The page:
I speak to the man who ate Lincoln Road, Steve Braunias

Reading Time: 5 minutes

I recently spoke to New Zealand author, staff writer, and editor, Steve Braunias – our correspondence over email quickly turned into me asking if he’d like to be interviewed. The resulting Q and A lies below.

You’re the Books Editor for ‘The Spinoff’ what books have you read that have had the most profound impact on you (either positive or negative) and why did they have this impact?

It’s funny you ask, because I’m writing a thing at the moment about the profound impact that a poem had on me when I read it in really unlikely circumstances – in a Year 13 English exam. I was sitting there writing boring answers to boring questions about Macbeth and Tess of the d’Urbervilles when suddenly there was a poem I’d never read before – it wasn’t something we’d studied in class – by a guy called Allen Ginsberg. It wasn’t a very long poem and it was just a total knock-out. It was set in a grimy railway yard. It describes seeing a flower which is compared to an old shaving brush found under the garage, but gave the writer so much joy and happiness. It was kind of about finding beauty in an ugly, sordid world. I loved that message. It was really hopeful and it held out the possibility of an ecstatic experience.

You have written nine books, including The Man Who Ate Lincoln Road – has your approach to the process of writing changed from books 1-9? How would/would you say you have evolved as a writer from your first to your latest book?

Ten books lol! I don’t really know the answer to your question….I try not to think about my writing, or analyse it. I do know though that when I first started seriously writing for magazines, when I was 25, I would work during the day in a warehouse, as a storeman, and come home, eat something, and write from 6 pm through to 6 am on a diet of cigarettes and coffee. Then  I’d sleep for two hours and get ready for work. I write a lot more quickly these days and get more sleep.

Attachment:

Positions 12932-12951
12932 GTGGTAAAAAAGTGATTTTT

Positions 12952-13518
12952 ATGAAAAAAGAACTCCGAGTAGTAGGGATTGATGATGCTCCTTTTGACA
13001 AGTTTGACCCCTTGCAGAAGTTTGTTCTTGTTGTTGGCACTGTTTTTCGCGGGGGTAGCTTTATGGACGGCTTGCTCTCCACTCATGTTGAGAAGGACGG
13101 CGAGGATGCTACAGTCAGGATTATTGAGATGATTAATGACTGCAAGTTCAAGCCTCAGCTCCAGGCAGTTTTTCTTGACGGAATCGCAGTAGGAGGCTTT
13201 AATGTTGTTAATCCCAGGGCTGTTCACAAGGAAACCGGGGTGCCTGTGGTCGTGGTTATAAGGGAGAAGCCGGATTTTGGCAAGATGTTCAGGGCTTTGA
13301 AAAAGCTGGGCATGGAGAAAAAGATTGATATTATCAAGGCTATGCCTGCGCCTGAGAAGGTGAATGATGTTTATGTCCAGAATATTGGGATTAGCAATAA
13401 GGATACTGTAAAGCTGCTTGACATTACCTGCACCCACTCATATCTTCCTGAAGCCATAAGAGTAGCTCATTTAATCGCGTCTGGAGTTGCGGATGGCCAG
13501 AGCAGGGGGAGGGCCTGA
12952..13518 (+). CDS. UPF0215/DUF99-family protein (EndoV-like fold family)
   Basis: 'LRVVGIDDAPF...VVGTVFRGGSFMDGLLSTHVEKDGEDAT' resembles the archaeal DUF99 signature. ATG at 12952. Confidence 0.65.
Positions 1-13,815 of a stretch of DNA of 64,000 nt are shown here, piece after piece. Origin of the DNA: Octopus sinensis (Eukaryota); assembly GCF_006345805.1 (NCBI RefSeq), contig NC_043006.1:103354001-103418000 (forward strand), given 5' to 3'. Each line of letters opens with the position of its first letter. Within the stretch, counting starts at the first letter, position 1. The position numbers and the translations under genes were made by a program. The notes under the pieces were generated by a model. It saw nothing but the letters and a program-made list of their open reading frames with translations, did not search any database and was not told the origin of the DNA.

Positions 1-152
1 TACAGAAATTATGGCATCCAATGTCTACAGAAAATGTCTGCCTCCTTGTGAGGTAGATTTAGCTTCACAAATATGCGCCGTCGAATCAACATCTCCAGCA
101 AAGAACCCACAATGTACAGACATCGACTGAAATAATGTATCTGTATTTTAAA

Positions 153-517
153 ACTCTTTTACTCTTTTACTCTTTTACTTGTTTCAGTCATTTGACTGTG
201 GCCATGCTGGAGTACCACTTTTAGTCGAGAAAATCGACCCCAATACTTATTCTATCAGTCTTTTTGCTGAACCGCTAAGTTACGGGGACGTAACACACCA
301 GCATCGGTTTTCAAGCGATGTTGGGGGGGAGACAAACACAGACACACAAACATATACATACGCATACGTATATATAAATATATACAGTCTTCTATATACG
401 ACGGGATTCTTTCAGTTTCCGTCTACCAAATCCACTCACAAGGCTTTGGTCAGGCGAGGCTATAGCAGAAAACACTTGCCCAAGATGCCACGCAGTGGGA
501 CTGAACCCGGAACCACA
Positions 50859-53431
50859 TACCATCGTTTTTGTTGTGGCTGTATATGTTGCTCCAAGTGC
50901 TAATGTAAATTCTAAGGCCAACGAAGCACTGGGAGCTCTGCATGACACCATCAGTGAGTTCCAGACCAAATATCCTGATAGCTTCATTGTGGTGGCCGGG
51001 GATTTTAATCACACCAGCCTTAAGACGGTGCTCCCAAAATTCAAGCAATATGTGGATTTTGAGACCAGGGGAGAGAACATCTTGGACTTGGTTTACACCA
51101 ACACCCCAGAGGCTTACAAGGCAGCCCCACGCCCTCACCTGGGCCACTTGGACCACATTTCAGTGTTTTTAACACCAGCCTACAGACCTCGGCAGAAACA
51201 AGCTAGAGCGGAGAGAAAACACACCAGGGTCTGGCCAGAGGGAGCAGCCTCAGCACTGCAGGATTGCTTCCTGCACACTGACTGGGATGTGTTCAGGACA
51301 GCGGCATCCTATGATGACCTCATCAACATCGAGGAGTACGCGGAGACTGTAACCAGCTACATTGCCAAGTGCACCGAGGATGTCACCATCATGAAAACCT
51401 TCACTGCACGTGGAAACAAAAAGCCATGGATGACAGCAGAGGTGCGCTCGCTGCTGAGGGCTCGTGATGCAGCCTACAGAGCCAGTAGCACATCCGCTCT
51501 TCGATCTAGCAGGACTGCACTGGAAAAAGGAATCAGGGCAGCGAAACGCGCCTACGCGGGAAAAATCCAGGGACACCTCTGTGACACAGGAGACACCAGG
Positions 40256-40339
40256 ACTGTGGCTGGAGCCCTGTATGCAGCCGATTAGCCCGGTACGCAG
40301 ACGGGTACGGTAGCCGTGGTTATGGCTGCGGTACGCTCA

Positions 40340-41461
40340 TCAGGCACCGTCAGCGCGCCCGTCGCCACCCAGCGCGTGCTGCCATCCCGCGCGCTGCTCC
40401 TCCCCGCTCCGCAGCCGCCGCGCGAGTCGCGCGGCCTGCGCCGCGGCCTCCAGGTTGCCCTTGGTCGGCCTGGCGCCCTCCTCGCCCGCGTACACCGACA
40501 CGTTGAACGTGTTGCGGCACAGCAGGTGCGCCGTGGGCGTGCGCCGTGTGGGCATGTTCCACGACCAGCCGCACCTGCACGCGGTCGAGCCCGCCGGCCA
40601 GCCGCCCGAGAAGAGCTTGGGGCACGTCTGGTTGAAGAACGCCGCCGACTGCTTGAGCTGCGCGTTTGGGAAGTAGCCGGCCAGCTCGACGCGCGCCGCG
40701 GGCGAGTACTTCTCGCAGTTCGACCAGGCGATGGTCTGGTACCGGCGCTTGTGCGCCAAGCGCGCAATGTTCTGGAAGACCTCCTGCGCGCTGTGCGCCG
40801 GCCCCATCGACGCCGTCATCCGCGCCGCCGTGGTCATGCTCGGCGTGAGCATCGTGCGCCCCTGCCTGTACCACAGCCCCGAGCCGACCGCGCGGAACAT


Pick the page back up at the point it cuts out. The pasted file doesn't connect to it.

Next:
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UNITY BOOKS

As well as being an Author you’re a Staff Writer for The NZ Herald – and you also write for the Spinoff, which to my knowledge is mostly digital, with this being said you have a foot in both camps: tangible print journalism and digital journalism. Some say print journalism is dying and since you work within both realms of journalism, what do you think? Is print journalism dying and is print journalism vs digital a different working experience? If so how?

More and more papers and magazines will be put to death in the next few years, and more journalists will lose their jobs. And then it might get really bad…Print journalism has basically been in crisis for the past three or four years. God knows what’s going to happen. I worry about it a fair bit, that is I worry about my own skin. But I also just get on with things. I love writing for the Herald. I also love writing for the Spinoff. They are two very different operations but essentially the same – both are concerned with accuracy, fast reporting, strong stories, good writing, reaching out to people, making a difference and all sorts of good things like that. The Herald is very much a digital media these days anyway with a strong online presence, and can respond to events very, very quickly, so it’s as much a digital experience as it is a paper medium.

I recently wrote a piece of long form journalism soon to be released on Pantograph Punch, and I know the Spinoff has recently set up a fund for longform journalism, which has an investigative focus. Can you explain longform journalism for people who might not know what it is, and in your time as a consumer and creator of journalism, what have been some of the best pieces of longform journalism you’ve read or do you like reading longform journalism?